Also, there are records of things existing for upwards of 4.28 billion years old, if Carbon 14 dating is only accurate for 60,000 years, how do we know how old some of these microfossils are?
Don't use C14!
In the case of ~4by you typically use uranium/lead. The problem with this method is that both lead and uranium are still around, so if you want to measure the relative quantities of the two, you need to be sure to exclude any contamination.
It turns out we're lucky here: zircon crystals eject all lead while they form. So if you find a zircon today, any lead inside must have come from uranium. So you measure the two and there's your date. It's good to about 4.5 by +-0.1% That's super-good, but it does mean you need to find some zircons. Good thing they're relatively common.
I went to a great talk at UToronto where someone was explaining all of this. Then he pulled out a rock and passed it around. It was found in antarctica after falling from space and then slowly moving with the ice flows until it reached the ocean where someone picked it up. They dated it, and found that it formed within 10,000 years of the lighting-up of the sun.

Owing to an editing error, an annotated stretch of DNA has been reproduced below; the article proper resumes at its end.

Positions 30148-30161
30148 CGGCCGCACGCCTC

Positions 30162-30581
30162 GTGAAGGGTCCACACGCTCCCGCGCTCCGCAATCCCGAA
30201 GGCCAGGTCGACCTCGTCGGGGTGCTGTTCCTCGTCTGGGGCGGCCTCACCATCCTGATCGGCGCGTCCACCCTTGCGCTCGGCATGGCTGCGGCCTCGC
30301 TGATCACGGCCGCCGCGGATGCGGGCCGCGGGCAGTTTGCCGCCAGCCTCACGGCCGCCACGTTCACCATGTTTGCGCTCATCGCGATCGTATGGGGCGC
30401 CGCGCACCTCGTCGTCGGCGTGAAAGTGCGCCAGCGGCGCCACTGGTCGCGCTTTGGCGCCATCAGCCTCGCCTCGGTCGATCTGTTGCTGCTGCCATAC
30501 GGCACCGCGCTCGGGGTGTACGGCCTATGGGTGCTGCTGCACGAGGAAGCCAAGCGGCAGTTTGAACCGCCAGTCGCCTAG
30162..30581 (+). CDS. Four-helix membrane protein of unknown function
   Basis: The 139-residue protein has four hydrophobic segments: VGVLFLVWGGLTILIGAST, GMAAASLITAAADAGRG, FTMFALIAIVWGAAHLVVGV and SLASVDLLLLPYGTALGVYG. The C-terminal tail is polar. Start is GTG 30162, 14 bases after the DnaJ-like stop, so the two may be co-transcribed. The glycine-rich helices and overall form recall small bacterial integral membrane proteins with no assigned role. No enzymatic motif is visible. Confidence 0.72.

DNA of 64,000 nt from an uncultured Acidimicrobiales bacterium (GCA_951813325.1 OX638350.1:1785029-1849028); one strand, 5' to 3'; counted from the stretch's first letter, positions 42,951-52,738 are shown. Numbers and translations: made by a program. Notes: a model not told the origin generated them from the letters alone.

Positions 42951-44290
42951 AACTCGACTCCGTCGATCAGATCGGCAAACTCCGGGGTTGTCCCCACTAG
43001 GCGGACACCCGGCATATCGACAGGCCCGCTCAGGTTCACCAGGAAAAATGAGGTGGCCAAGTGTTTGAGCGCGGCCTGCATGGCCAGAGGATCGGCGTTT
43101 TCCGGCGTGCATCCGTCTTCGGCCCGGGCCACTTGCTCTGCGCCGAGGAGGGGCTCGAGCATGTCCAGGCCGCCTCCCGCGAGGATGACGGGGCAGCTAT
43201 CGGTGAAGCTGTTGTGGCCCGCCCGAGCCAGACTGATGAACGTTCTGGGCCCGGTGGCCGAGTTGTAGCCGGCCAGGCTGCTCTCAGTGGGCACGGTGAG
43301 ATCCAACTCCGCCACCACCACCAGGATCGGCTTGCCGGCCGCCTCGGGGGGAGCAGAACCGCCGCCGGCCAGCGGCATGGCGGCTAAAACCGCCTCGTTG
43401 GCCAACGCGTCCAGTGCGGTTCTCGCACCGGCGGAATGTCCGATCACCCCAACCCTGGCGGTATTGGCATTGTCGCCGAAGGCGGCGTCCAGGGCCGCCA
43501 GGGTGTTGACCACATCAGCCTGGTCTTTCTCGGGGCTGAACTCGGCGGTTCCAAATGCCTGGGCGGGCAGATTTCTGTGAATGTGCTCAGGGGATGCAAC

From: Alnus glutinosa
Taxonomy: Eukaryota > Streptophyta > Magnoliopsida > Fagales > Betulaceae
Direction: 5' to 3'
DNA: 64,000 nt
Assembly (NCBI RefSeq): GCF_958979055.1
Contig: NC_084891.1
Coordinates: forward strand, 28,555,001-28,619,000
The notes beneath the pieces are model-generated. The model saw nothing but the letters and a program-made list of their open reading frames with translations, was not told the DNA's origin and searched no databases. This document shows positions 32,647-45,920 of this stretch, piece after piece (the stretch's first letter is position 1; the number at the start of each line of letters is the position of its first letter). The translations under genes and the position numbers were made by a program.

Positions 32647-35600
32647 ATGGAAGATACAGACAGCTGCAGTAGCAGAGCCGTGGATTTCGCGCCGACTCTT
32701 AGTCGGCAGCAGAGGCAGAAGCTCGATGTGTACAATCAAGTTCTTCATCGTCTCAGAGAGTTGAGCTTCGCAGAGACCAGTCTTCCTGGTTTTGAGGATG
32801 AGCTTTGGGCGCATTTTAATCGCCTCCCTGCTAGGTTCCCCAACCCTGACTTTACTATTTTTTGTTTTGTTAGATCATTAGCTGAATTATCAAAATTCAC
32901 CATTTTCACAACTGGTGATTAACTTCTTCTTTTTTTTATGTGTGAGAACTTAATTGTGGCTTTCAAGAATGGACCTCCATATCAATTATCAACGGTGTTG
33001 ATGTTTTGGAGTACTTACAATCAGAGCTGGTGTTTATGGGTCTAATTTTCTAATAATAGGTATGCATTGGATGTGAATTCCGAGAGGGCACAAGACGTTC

It's that accurate.
There's a bunch of different decay chains you can use for different time periods. The trick is to find one where the resulting mixture isn't entirely dominated by one or the other today. After U-Pb, you move into potassium-argon, and so on through a bunch of methods until you get to C14, which is typically used only for the most recent sorts of objects.